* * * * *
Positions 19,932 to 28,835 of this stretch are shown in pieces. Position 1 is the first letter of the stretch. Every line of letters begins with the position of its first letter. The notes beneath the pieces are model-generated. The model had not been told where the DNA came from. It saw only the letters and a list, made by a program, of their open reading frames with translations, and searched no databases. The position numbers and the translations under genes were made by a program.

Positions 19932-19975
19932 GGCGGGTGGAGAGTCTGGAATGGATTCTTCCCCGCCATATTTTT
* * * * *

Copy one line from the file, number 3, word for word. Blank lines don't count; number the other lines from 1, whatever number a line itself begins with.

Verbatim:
19932 GGCGGGTGGAGAGTCTGGAATGGATTCTTCCCCGCCATATTTTT